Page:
In “This Is Your Brain On Music” by Daniel Levitt, I learned something fascinating – that color and pitch are constructs of the brain. Color and pitch do not exist independent of human cognition. There is no true red, no white, no A flat, no G sharp minor seven. Color and sound exist in the world beyond human brains as light waves and sound waves. Our brains have specialized mechanisms to process these waves and use their physical properties to categorize them as particular colors and pitches. Further, there are colors and sounds that our brains are simply unable to process. For example, we cannot distinguish the pitch of a sound wave below 20 or so Herz (HZ) – the unit of measurement for sound waves. This is explains why we can barely discern the pitch of the last key on a piano, and why pianos don’t go beyond 88 keys – because the further we would go in either direction, the more the pitches would exceed our brain’s capacity to process the sound waves.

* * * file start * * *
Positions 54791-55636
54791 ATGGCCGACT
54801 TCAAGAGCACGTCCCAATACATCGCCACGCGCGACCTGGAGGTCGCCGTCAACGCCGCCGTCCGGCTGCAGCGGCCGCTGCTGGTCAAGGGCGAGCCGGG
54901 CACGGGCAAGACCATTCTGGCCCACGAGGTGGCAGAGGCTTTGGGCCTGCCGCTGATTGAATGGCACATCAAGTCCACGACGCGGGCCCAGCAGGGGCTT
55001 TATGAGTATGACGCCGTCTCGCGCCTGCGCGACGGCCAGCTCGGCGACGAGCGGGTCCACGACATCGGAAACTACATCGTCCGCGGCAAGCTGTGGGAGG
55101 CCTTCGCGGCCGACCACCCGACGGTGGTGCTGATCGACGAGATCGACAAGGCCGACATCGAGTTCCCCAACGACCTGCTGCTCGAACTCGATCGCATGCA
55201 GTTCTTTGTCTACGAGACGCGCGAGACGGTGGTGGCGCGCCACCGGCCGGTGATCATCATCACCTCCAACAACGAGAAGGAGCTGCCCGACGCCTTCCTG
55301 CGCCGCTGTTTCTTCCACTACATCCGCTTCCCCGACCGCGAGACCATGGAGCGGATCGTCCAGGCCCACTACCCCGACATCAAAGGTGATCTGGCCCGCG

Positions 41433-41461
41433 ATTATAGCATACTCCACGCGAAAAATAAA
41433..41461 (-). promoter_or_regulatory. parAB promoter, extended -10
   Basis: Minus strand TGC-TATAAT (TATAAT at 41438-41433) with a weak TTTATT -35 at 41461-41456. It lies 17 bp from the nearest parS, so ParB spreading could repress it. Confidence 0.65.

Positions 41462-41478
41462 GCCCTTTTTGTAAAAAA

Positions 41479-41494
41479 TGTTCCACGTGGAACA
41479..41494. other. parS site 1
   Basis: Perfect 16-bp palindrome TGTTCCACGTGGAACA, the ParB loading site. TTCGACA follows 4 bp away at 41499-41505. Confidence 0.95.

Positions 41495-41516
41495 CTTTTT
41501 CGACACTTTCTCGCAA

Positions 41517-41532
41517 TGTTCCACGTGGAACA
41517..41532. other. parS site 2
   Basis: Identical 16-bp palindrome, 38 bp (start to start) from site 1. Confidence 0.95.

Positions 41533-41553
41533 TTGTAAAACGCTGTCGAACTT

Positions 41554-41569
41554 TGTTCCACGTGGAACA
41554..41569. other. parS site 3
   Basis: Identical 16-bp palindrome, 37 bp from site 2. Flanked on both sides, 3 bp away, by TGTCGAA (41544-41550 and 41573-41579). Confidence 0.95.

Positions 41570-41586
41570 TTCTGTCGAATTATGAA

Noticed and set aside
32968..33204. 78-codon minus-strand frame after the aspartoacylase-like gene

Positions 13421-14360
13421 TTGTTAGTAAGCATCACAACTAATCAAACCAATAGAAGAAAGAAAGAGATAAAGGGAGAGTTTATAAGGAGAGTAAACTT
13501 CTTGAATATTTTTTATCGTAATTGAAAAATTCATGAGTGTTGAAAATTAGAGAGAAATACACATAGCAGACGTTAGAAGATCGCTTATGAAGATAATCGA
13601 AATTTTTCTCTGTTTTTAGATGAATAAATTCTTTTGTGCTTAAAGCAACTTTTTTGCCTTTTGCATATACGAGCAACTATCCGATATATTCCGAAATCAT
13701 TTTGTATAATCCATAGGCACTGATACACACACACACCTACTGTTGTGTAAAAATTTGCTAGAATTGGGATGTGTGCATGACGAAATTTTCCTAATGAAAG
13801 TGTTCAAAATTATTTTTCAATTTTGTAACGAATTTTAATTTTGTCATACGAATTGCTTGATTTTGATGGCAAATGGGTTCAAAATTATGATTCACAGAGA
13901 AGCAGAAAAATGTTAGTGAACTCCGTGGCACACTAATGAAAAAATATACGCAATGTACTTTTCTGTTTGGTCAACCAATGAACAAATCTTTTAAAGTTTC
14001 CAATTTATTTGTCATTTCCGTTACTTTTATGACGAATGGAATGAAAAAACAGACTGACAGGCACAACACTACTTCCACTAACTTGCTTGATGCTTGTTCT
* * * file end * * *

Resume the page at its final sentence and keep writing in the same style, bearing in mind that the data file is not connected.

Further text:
The astounding implication behind this is that pockets of reality exist which we cannot perceive. As incredible as the human brain is, it does have limitations, and there is an entire reality that exists beyond our brain’s comprehension. So how much more is there to outer space that our brains cannot perceive? How much more to time? How much more to everything? I think institutionalized religion can often take liberties in defining these things – giving them names, symbols, and establishing entire cultures and heritages around them, which in turn become intense objects of devotion and protection to the legions of followers around the world. But the question I have been asking for years now and have not received a single honest response to (presumably based on the feared implications) is: does God exist independent of religion? If God created the world, what was he doing before creation, and why is the universe so large if humans are the only beings created in His image? Anyways I don’t want to wander to far down this path because it is it’s own topic of exploration that I don’t want to mix too much with this brain perception stuff.